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Inflation-beating debt funds come to investors rescue

Vidya Bala | Updated on March 12, 2018

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Short-term schemes outperform long-term bonds, gilts





IDFC Premier Equity, an equity fund, which boasts of a sound long-term record, declined 15 per cent in 2011 even as a debt fund from the same stable, IDFC Dynamic Bond, delivered over 11 per cent. That was the kind of divergence in performance seen between the equity- and debt-fund universes this year.

After 2008, debt funds have once again come to the rescue of investors struggling to get positive returns from their mutual fund portfolio.

With an average returns of 8.2 per cent in 2011 (returns up to December 24), the 350-odd debt funds, excluding fixed maturity plans, convincingly beat the average minus 22 per cent delivered by diversified equity funds. The Sensex fell 23 per cent in this period.

But did the debt category beat inflation? They did, if you consider the Wholesale Price Index reading in 2011. The WPI expanded by 7.9 per cent up to November. At least two-thirds of the debt funds beat this price rise.

The long and short of it

Some of the top debt-fund performers this year managed gains of 13-14 per cent. But then, only investors who chose the right category of funds within the debt universe would have managed such high returns.

For instance, schemes that invest in instruments with short-term maturities – also called short-term funds – outperformed those that invest in long-term bonds and gilts. The former returned an average 8.8 per cent against a 6.3 per cent average gain managed by gilt funds.

Some of the winners in the short-term category include Sahara Short Term Bond, Peerless Short Term and Sundaram Select Debt Short Term. These funds mostly took focussed exposure to certificate of deposits from banks, commercial papers from even mid-sized companies and other money market instruments, all with short-term maturity of 1-4 months. With interest rates in 2011 trending upwards, these funds benefited from the high yields in short-term instruments.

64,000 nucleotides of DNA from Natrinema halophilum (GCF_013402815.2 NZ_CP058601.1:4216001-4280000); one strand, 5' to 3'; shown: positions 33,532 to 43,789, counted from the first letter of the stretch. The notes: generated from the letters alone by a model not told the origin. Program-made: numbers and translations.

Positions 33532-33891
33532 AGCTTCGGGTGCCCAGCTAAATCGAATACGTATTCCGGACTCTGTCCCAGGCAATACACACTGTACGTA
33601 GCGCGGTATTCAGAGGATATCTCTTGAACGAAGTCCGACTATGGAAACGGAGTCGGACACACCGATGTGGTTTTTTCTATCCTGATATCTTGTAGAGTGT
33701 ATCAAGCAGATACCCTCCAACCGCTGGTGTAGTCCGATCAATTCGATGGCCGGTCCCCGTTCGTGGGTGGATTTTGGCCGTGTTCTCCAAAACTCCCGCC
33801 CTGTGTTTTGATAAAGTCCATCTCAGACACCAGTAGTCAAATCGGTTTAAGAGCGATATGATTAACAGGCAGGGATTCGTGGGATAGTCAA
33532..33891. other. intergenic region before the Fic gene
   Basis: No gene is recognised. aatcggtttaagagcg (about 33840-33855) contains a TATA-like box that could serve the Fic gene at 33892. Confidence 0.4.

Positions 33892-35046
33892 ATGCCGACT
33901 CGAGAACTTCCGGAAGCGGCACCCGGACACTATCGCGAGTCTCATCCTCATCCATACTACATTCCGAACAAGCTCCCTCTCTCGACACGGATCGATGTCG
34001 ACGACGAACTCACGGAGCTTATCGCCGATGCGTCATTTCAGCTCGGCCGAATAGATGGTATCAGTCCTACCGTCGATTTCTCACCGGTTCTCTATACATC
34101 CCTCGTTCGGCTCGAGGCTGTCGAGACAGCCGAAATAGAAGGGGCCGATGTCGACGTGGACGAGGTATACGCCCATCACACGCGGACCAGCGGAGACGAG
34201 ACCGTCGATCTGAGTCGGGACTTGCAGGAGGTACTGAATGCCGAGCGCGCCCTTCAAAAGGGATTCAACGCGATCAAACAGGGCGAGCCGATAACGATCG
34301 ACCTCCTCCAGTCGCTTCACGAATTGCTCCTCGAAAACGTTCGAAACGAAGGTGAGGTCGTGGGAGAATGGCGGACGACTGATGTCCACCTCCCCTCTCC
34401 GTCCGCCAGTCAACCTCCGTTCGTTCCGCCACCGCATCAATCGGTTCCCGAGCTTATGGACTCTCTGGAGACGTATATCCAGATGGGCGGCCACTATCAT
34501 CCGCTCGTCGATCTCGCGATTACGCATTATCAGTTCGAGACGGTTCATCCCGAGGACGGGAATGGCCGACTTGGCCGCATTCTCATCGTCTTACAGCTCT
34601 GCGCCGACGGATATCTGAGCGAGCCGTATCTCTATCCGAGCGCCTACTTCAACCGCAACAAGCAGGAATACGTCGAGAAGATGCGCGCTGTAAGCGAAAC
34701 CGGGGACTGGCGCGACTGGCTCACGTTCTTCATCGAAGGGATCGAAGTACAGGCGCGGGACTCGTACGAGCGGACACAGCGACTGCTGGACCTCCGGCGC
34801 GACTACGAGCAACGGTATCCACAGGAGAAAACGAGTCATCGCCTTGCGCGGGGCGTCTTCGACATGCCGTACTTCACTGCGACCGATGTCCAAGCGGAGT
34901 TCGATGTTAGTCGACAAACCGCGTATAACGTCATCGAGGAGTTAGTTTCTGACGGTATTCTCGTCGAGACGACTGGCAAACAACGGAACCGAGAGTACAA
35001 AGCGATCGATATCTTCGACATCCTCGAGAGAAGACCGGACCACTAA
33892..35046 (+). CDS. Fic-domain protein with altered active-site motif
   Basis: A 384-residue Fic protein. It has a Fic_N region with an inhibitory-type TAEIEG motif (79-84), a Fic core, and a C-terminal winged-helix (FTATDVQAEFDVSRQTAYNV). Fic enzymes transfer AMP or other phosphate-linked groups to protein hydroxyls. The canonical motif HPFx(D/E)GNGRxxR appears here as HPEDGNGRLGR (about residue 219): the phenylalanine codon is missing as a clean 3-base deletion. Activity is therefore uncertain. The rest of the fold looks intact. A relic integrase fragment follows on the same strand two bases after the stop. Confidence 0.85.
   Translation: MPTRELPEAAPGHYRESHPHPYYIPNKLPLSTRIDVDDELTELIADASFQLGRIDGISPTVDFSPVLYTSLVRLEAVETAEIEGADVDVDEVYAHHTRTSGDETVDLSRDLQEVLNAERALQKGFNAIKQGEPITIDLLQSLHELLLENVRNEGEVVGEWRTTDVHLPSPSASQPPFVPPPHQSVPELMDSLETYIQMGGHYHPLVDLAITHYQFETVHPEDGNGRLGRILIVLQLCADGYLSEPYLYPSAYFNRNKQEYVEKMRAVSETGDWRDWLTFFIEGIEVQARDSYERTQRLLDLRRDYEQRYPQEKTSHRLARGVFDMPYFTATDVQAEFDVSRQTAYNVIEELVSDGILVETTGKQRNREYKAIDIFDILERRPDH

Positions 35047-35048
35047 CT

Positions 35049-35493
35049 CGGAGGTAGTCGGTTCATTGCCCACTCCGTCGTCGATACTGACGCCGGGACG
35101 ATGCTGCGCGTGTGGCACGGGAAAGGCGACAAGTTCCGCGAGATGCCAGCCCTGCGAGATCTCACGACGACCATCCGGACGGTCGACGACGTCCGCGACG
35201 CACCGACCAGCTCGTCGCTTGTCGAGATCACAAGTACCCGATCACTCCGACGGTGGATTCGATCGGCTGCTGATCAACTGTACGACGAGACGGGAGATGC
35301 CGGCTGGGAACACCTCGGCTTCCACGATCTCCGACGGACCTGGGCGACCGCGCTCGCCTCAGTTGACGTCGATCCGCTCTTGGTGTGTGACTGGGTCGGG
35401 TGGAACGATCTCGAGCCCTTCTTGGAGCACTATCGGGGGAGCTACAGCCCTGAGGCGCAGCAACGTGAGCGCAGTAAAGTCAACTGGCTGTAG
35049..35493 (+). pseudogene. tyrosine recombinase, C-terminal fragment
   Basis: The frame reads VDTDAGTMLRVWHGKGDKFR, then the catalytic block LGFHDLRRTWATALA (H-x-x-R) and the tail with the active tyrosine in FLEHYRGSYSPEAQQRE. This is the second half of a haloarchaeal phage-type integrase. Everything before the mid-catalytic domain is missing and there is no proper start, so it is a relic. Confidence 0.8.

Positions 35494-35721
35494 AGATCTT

Yet another category, called income funds, also produced some chart toppers. Funds such as Escorts Income Plan, SBI Dynamic Bond and IDFC Dynamic Bond for instance, managed returns of 11-12 per cent.

These funds had a mix of short and long-term instruments and dynamically switched between the two.

According to their latest available portfolio, they had invested in bonds of NBFCs and companies that have a maturity of anywhere between 1-6 years.

This said, long-term funds have seen a recent pick up in performance. Declining yield in long-term government securities in the last two months, prompted a rally in their prices. 10-year government security yields for instance, declined from 8.9 per cent beginning November to 8.4 per cent now.

This resulted in the prices of these instruments going up, providing opportunity for capital gains to debt funds that held them.

Buttressed by this sharp rally, gilt funds such as Baroda Pioneer Gilt, Birla Sun Life Gilt Plus and IDFC Government Securities caught up towards the fag end of the year, delivering 10-12 per cent in 2011.

More rally?

What should be an investor's strategy towards debt in 2012? According to Mr Dhruva Raj Chatterji, Senior Research Analyst with Morningstar India Research, investors who can take volatility may consider exposure to long-term funds. Any spurt in inflation can cause volatility in these funds. The rest, he says, will be better off with dynamic bond funds, where investors need not take the call on interest rates.

Mr Arvind Chari, Debt Fund Manager at Quantum Mutual also shares a similar view in his 2012 outlook note. He recommends a shift from the relatively passive fixed maturity plans to more actively managed debt funds that will see capital gains, if interest rates fall further. For those who do not take the mutual fund route, he advocates locking in to longer maturity fixed deposit rates.

Published on December 27, 2011

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